Many senior living providers are incorporating universal design into their communities—whether from the ground up, or as part of renovations and repositioning of existing properties. Largely they are saying goodbye to institutional and traditional “nursing home” elements.
The progression makes sense: It allows for communities to better adapt to changing wants and needs of residents who not only have generational preferences, but also rising acuity as they age.
But incorporating certain design features—even some that seem to be common-sense additions—is a rising challenge for designers and architects who specialize in senior living. Some have had success in working with local and state officials to allow for more flexible design, while for some features the “go-ahead” is still very much a work in progress.
“We have been in senior living for 20 years. We have seen some changes, but not enough in our opinion, in terms of movement of regulatory agencies as they come along for seniors,” says David Dillard, principal with D2 Architecture.
We sat down Dillard and Grant Warner principals with Dallas-based D2 Architecture to learn about some of the most coveted senior living designs today, as well as the challenges in bringing them into the mainstream.
Across all housing types, the kitchen has become one of the most used areas in the home.
Architects are doing everything they can to incorporate the open-style design known as a country kitchen into senior living communities, particularly neighborhood-style communities where residents can gather around a large kitchen island, or cook there with family and friends. But the feature is met with challenges depending on fire codes around the country.
That’s because concerns exist around commercial kitchen applications when it comes to fire safety. It has been a major hindrance, especially when the kitchen opens to a corridor.
Some state officials have come around to the kitchens meeting the spirit of the fire codes. One factor that has helped has been a secondary form of fire protection, which is better than even the code requires. This may be an independent remote device that allows a user to shut a kitchen device off by electronic means.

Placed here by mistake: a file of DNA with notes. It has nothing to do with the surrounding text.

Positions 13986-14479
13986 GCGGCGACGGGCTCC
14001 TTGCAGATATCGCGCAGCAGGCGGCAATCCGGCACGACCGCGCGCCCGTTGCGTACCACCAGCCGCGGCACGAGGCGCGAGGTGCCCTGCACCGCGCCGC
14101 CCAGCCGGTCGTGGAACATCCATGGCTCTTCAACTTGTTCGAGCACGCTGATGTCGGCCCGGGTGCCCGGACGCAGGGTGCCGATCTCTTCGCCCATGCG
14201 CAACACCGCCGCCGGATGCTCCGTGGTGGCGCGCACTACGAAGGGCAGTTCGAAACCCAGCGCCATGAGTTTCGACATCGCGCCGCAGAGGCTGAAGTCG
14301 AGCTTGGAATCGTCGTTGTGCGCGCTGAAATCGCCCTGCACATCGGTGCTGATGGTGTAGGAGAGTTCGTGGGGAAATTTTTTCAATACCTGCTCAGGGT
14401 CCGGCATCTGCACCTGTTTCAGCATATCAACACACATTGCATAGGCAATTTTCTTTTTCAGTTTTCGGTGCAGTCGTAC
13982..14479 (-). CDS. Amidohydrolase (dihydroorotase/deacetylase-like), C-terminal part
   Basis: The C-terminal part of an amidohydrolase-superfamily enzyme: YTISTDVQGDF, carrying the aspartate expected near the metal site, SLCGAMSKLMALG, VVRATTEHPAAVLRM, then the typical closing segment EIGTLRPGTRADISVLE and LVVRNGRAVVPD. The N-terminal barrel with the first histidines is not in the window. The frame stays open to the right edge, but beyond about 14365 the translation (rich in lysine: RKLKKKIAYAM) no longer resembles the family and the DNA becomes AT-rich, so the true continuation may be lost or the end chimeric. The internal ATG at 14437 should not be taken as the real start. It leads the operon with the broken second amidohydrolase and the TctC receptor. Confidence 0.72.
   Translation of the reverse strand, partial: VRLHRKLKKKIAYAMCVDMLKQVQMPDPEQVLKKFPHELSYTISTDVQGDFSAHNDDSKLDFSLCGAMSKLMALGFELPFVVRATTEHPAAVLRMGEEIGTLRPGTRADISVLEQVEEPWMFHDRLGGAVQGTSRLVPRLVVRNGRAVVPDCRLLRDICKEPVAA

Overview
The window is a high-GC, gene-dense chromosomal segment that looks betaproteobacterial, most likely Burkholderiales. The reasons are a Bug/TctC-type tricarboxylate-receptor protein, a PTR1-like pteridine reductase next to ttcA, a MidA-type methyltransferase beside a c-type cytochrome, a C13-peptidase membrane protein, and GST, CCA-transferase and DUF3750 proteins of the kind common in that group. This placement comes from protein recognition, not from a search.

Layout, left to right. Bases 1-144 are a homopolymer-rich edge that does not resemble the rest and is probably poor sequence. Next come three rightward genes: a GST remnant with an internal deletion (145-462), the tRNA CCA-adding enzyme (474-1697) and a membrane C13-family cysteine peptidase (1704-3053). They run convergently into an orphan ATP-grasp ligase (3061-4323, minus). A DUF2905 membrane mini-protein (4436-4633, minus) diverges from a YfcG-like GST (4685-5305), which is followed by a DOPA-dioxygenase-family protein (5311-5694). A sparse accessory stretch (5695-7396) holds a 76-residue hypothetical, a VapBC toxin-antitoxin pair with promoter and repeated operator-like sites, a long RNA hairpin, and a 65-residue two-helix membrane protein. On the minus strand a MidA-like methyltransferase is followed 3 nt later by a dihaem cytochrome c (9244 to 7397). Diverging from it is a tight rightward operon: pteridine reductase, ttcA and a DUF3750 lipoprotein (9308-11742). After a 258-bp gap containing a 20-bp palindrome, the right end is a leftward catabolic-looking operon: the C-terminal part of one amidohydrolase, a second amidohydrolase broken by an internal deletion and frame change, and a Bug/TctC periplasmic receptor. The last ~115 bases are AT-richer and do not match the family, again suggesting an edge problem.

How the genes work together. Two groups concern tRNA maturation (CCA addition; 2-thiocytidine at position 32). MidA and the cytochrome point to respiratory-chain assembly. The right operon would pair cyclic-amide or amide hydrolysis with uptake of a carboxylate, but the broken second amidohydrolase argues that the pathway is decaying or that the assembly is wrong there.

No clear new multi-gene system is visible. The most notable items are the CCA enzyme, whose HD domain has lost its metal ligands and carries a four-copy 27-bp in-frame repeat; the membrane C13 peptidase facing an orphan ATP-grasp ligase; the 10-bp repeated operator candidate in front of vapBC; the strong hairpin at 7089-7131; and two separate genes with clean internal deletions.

“The enemy is caretakers walking to a slit in the window and walking out with the plates of food,” Dillard says. “We really want to open things up, both in conventional dining [settings] as well as in the neighborhoods where it’s a country kitchen concept.”
Pull-Down Grab Bars
It’s a feature that may seem intuitive: pull-down grab bars help older people who have less mobility and strength.
“These are so much better [than the alternatives] for seniors to accommodate their needs,” Warner says. “But unlike country kitchens we have had less success with fold-down grab bars.”
Federal rules prevent most communities from including them because they do not cater to the needs of those who are wheelchair bound. In other words, they don’t work as well for those in wheelchairs, though they do work for those who simply need a little assistance in getting up out of a sitting position. The rules were initially set following the Vietnam War, when grab bars were designed largely for war veterans who were subject to the Americans With Disabilities Act.
D2 has found success in Georgia in helping officials to understand the need for these aids, but the movement has a long way to go in most states.